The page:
News Release 06-018
NSF Awards First Partnership for International Research and Education Grants
Program aims to fortify international research collaborations and engage U.S. scientists and engineers
January 30, 2006
This material is available primarily for archival purposes. Telephone numbers or other contact information may be out of date; please see current contact information at media contacts.
The National Science Foundation (NSF) has awarded the first grants in its Partnership for International Research and Education (PIRE) program. The grants range in size and duration, with most about $2.5 million over five years.
"At a time when scientific and engineering research is becoming increasingly global, this NSF program is designed to enable U.S. scientists and engineers to build strong, long-lasting international research collaborations and to develop a new cadre of globally engaged U.S. scientists and engineers," said Kathryn Sullivan, acting director of NSF's Office of International Science and Engineering, which awarded the PIRE grants.
"The PIRE awards are focused research projects that can only be successful with the collaboration of foreign partners," she said. "They provide strong international research experiences for U.S. students and post-docs, and provide new models for how universities can tap their many resources to become more international."
The PIRE awards support research across the entire spectrum of NSF-funded disciplines, with projects in such areas as the formation of distant galaxies, nanoscience for clean drinking water, computer speech recognition and language translation, patterns of learning by children of immigrants, seismic activity in the Earth's mantle under Africa, and plants and animals unique to Patagonia.
The competition is supported across NSF, with every NSF directorate contributing funds to at least one PIRE award. The geographic distribution of the PIRE collaborations is wide-ranging, with multiple partnerships funded to work in Europe, the Americas, Asia and Africa. Nine of the 12 PIRE partnerships will link U.S. researchers and students with collaborators in multiple foreign countries.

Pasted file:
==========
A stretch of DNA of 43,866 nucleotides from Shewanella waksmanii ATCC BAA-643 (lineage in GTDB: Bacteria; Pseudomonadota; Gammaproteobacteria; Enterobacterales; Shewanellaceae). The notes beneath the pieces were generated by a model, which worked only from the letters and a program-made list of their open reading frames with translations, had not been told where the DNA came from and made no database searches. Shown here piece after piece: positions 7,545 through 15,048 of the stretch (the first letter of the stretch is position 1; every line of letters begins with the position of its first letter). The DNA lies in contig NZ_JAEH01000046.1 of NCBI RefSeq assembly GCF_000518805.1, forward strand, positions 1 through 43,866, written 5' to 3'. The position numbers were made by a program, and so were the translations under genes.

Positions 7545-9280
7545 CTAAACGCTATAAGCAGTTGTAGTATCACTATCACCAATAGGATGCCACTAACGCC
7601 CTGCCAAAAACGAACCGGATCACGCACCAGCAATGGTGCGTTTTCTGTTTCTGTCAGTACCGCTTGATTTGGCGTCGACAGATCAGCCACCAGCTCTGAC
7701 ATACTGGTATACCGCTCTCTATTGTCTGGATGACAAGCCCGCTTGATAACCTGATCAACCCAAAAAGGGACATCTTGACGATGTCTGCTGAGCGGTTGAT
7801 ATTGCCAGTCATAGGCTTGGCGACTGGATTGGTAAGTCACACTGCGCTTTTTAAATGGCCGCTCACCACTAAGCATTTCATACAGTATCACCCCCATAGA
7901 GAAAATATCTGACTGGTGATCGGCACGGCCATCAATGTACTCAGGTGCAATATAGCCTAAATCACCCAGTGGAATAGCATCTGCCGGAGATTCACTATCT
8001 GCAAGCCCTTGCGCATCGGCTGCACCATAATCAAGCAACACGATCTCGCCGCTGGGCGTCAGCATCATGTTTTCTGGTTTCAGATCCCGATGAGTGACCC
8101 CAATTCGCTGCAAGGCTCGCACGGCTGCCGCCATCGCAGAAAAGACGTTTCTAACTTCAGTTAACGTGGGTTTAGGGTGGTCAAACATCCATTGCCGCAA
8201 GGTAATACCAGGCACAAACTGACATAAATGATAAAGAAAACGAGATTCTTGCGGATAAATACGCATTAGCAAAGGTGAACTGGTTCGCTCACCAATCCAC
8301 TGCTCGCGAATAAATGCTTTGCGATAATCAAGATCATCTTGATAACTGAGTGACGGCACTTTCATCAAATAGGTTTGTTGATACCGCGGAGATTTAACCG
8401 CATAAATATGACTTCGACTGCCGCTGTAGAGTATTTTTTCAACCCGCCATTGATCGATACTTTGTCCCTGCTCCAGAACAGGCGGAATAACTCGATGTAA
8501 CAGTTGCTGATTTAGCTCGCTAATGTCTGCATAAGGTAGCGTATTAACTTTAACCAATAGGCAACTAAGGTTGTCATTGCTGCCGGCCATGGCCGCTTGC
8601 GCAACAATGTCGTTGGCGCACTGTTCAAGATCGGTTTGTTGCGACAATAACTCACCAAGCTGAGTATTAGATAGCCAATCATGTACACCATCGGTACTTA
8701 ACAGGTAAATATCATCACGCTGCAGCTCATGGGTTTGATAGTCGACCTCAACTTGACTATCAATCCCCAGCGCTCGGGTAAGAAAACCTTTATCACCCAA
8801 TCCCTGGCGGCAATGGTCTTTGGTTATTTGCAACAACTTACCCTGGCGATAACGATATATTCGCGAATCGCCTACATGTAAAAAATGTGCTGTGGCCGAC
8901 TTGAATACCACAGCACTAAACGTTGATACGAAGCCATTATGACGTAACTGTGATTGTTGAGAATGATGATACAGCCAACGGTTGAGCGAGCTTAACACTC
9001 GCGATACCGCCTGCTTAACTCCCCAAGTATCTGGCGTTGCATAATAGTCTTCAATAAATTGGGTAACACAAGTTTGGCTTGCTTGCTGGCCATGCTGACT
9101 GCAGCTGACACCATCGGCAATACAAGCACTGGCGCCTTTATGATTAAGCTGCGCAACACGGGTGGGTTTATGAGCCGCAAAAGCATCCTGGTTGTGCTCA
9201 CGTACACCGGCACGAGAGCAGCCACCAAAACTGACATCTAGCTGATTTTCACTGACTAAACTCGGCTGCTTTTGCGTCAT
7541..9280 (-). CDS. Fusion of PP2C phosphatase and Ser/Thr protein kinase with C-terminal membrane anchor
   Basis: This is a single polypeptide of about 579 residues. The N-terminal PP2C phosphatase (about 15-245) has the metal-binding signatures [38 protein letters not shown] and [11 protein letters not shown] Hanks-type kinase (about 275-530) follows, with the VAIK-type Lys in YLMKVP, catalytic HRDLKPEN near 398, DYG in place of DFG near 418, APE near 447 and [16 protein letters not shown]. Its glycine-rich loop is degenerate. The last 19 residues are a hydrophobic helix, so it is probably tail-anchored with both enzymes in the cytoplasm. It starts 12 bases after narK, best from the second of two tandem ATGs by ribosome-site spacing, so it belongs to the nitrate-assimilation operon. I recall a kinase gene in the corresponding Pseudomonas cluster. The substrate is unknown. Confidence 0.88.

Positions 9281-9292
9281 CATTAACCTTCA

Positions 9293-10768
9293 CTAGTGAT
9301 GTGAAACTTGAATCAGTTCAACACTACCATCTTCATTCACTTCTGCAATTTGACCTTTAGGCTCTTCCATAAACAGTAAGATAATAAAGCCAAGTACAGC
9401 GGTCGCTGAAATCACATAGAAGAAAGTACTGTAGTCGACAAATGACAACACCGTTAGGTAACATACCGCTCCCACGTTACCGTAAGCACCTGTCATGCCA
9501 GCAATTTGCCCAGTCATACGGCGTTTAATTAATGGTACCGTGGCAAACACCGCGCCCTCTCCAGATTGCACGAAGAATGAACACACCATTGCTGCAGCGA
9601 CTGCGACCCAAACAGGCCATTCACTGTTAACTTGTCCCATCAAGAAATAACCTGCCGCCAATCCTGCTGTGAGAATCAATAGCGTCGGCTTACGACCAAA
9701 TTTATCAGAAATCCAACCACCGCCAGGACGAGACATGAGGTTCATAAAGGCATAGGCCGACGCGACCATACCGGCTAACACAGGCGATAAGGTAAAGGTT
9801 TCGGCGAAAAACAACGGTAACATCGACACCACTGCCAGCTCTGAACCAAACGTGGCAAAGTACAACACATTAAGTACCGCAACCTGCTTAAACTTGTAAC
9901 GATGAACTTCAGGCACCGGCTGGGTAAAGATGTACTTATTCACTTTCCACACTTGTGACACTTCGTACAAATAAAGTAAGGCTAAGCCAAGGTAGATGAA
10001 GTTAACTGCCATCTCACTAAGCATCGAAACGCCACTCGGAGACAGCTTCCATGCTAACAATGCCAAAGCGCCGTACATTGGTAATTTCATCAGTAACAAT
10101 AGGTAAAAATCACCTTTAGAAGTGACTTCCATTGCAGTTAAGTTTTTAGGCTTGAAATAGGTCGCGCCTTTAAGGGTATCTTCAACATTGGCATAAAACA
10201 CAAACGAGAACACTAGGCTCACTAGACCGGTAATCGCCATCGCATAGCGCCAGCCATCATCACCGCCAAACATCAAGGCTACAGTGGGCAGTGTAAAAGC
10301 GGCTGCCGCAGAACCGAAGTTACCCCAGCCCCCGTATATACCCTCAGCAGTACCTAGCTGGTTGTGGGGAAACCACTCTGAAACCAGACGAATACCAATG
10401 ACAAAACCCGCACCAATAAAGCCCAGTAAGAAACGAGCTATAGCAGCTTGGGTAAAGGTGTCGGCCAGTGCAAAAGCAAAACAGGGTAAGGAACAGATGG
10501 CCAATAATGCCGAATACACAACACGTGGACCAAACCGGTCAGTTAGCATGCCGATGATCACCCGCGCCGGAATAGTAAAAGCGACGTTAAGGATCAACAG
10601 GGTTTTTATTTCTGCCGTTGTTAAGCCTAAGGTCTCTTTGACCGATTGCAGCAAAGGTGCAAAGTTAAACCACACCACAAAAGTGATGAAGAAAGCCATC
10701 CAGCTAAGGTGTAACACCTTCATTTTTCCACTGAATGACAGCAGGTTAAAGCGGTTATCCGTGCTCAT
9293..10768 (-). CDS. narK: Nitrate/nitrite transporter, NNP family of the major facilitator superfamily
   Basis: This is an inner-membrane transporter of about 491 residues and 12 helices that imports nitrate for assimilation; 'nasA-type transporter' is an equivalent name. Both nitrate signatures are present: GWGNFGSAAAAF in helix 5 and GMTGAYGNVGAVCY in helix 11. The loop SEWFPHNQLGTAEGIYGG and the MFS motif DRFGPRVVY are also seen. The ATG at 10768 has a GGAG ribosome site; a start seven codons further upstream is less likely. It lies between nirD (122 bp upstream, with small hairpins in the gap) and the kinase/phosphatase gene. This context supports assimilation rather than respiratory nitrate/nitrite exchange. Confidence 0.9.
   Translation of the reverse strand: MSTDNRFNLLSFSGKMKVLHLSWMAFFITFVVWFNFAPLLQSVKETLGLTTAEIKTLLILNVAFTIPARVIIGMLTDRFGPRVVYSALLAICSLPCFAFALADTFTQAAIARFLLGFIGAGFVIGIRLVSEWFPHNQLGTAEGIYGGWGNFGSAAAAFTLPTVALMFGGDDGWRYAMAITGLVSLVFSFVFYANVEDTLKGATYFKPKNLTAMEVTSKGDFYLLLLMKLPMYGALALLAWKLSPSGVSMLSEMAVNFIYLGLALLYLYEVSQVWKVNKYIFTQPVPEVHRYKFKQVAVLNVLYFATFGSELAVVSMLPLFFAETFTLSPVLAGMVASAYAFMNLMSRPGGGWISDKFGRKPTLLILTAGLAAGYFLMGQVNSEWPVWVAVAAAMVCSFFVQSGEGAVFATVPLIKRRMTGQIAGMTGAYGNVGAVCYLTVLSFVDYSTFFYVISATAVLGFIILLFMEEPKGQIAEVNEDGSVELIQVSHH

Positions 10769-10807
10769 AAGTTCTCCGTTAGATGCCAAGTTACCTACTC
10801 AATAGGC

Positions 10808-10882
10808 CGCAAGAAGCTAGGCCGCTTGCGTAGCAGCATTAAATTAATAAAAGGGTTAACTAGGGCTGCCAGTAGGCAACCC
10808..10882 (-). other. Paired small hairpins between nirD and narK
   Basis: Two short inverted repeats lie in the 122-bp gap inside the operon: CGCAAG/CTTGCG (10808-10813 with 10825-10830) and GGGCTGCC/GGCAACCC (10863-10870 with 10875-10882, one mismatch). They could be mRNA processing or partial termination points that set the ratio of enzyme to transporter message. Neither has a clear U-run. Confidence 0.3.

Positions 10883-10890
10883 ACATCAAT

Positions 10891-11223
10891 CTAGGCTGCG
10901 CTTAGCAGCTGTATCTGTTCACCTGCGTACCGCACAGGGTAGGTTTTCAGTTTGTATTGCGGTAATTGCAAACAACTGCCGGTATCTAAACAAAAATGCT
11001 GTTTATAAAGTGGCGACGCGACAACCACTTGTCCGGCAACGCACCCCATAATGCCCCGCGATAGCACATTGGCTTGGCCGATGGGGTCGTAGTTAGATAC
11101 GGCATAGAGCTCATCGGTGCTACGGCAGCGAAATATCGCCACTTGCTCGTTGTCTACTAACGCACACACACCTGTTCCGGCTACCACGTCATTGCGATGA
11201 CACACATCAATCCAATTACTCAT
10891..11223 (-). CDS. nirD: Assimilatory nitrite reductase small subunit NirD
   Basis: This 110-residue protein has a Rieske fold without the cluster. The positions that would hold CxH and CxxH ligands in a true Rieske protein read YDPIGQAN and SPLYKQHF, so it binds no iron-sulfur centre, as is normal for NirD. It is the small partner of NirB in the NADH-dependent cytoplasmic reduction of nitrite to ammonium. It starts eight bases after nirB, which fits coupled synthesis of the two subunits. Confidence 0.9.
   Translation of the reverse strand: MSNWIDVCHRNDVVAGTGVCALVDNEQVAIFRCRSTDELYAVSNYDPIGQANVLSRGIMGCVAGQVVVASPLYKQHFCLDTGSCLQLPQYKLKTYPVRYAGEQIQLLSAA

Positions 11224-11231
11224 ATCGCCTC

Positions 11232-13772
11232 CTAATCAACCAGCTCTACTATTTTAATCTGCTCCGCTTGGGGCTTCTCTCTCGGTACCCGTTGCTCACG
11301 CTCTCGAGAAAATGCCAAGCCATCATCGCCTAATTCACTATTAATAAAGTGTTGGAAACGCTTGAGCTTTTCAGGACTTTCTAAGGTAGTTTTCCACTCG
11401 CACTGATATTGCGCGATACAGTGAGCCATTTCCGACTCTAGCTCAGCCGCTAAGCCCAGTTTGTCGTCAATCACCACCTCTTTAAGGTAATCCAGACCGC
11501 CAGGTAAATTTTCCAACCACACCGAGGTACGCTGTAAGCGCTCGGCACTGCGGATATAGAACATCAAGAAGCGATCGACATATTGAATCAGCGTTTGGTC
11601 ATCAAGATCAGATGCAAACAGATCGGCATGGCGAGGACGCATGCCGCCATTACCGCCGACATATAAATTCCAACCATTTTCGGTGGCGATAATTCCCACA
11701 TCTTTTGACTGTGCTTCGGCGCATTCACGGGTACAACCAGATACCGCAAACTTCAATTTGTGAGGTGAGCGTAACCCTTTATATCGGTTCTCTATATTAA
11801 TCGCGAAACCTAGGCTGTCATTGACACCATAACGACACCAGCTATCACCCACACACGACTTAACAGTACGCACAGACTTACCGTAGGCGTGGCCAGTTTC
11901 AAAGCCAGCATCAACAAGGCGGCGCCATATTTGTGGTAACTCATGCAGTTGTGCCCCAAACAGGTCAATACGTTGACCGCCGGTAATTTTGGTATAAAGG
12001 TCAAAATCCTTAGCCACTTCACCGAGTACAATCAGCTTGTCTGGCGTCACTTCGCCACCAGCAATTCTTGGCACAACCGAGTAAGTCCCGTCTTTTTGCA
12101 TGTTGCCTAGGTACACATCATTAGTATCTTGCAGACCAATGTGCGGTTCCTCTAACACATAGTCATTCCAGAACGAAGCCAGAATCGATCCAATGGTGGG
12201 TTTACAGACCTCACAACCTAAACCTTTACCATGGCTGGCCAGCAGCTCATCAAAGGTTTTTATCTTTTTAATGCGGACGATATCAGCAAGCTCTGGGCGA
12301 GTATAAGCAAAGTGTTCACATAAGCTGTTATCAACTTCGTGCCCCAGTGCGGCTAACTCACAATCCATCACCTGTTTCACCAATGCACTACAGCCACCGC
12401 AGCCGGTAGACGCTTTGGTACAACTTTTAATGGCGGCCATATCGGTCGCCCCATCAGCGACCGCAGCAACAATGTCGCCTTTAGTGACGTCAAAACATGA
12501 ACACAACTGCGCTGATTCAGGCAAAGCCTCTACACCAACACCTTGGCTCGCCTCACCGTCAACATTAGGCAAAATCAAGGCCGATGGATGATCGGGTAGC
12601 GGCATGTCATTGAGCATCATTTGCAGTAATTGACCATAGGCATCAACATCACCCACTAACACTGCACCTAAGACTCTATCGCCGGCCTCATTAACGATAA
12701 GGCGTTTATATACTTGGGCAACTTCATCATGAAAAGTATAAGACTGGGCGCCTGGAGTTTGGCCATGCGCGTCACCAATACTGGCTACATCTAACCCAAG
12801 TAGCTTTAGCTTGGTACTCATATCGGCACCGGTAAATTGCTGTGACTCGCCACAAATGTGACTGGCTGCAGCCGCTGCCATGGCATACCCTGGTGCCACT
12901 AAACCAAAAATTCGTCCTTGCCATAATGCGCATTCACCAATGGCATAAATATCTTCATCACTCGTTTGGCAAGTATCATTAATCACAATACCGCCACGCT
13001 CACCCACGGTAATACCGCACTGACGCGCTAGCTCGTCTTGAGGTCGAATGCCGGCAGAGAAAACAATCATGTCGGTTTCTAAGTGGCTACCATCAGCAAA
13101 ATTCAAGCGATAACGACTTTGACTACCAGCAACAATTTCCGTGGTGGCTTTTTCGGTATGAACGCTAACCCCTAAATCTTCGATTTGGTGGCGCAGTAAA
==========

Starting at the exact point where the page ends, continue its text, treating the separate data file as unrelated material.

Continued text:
"PIRE activities highlight the fact that many important research questions can best be addressed within an international collaboration and that for the United States to retain its strengths in science and engineering, scientists and engineers must work with colleagues across the globe," said Sullivan.
PIRE projects are characterized by close integration of research and education, extensive student preparation for foreign experiences and strong mentoring during international research, as well as activities that will contribute to developing an international community of scholars at U.S. universities.
PIRE projects, for example:
- use IT resources for distance learning, virtual transcontinental lab meetings, and internationally webcast seminars
- develop research, education and recruitment links with minority-serving institutions
- take advantage of culture and language training to put scientific research in a cross-cultural context
- combine scientific research training with a Peace Corps International Master's program
- develop international curriculum units for students who do not travel
- involve outreach to integrate international research findings into K-12 activities, including offering high-school students research internships in the PIRE laboratories, and
- undertake efforts to enhance public understanding of the international dimensions of science
The PIRE grants were made to Brigham Young University, Johns Hopkins University, Michigan State University, Michigan Technological University, Pennsylvania State University, Princeton University, Rice University, the University of Alaska at Fairbanks, the University of California at Santa Barbara, the University of Massachusetts at Amherst, the State University of New York at Albany, and the University of Rhode Island.
Cheryl Dybas, NSF, (703) 292-7734, email: firstname.lastname@example.org
The U.S. National Science Foundation propels the nation forward by advancing fundamental research in all fields of science and engineering. NSF supports research and people by providing facilities, instruments and funding to support their ingenuity and sustain the U.S. as a global leader in research and innovation. With a fiscal year 2023 budget of $9.5 billion, NSF funds reach all 50 states through grants to nearly 2,000 colleges, universities and institutions. Each year, NSF receives more than 40,000 competitive proposals and makes about 11,000 new awards. Those awards include support for cooperative research with industry, Arctic and Antarctic research and operations, and U.S. participation in international scientific efforts.